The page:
The relationship between Digital Millennium Copyright Act (DMCA) provisions and social media has grown increasingly complex in recent months as regulators have become more vigilant and efficient in their removal of infringing content on sites such as YouTube and Reddit. As both sides continue to navigate the implications of evolving digital copyright rules, Twitter is seeking the bring a degree of transparency to the process.
During the past few months, a number of Twitter users have seen their posts inexplicably stripped from the site following DMCA takedown requests. According to GigaOM, Twitter will now shift toward a policy of "withholding" tweets rather than deleting them outright.
"When we get a valid DMCA request, we withhold the tweet until such time as we get (if we ever do) a valid counter-response from the user," company officials explained in a statement emailed to reporters. "In this case, if someone with the permalink tries to navigate to the tweet, they'll see that it is being withheld for copyright reasons."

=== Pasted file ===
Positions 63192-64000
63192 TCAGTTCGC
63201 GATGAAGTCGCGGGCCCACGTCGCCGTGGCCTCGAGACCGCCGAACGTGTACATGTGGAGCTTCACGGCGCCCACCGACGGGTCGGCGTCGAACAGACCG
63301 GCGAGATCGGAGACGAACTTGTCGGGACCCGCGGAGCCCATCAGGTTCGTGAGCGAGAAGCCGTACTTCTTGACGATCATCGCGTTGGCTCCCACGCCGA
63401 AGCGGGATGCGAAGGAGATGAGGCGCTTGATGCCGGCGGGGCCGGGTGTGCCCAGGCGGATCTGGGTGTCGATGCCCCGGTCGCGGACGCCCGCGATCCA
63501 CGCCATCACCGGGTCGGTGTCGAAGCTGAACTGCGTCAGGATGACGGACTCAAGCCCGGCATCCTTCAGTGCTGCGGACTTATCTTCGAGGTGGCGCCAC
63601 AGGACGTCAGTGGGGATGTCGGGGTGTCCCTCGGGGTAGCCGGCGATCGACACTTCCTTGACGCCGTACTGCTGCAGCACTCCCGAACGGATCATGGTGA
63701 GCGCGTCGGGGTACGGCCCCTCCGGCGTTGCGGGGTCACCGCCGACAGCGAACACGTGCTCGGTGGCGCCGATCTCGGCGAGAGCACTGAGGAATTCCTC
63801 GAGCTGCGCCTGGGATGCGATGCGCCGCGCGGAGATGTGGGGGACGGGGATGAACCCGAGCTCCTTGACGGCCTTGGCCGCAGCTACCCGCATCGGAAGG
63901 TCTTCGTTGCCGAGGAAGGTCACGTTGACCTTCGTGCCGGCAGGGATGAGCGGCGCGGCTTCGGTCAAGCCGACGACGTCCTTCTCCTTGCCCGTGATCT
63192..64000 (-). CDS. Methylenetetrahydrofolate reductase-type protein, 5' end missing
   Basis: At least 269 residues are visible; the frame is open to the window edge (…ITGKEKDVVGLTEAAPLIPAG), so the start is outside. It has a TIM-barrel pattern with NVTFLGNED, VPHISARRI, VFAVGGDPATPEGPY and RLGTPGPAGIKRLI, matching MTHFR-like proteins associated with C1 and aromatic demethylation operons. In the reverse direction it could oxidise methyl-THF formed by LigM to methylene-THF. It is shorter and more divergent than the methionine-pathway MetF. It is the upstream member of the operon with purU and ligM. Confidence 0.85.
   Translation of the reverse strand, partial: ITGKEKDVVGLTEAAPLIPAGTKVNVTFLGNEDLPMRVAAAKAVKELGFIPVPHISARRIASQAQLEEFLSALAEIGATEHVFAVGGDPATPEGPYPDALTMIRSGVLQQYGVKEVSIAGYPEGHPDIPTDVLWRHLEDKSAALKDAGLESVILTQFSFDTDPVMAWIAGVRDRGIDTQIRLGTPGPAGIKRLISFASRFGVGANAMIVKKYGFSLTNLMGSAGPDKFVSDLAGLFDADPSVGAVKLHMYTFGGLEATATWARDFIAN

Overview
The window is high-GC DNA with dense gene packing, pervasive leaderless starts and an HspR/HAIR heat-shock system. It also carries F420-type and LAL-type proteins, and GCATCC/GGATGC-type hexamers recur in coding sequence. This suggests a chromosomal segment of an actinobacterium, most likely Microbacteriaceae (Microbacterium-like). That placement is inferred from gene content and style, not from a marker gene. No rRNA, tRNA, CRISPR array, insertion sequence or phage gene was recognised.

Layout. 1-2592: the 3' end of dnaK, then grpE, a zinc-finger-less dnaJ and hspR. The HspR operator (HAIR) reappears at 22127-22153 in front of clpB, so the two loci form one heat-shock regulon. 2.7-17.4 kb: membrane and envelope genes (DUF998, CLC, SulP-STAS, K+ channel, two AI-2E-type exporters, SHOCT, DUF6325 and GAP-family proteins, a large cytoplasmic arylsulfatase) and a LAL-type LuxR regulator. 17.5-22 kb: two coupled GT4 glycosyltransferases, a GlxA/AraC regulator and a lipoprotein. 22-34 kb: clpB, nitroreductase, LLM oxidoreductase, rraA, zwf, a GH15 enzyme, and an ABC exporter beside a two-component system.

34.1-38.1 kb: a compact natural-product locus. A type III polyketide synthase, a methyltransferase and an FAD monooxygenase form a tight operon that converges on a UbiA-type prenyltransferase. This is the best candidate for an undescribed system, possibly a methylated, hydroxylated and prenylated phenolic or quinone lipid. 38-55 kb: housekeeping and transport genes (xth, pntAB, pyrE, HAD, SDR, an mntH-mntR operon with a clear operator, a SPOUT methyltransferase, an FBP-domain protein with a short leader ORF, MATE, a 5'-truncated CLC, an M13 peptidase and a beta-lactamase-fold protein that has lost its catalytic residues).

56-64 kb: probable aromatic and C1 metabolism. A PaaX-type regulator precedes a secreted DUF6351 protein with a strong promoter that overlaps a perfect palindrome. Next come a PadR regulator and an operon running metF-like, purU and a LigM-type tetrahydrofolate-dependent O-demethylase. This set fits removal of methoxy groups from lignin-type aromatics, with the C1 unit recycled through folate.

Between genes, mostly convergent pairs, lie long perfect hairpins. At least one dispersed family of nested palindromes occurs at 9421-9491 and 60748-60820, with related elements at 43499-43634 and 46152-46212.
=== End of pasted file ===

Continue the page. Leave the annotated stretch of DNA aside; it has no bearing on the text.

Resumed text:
Formerly, users would have been directed to an error page when attempting to access content that was under review. If the publisher ultimately defended their rights to use the content, Twitter would then manually repost the tweet at that time.
While most have embraced this emphasis on information over obfuscation, not all are certain that Twitter has the noblest of intentions at heart. According to CMSWire, some are viewing this as a distractive measure intended to move discussion away from the more controversial policy changes that have recently restricted privileges for a number of third-party developers attempting to monetize applications via Twitter.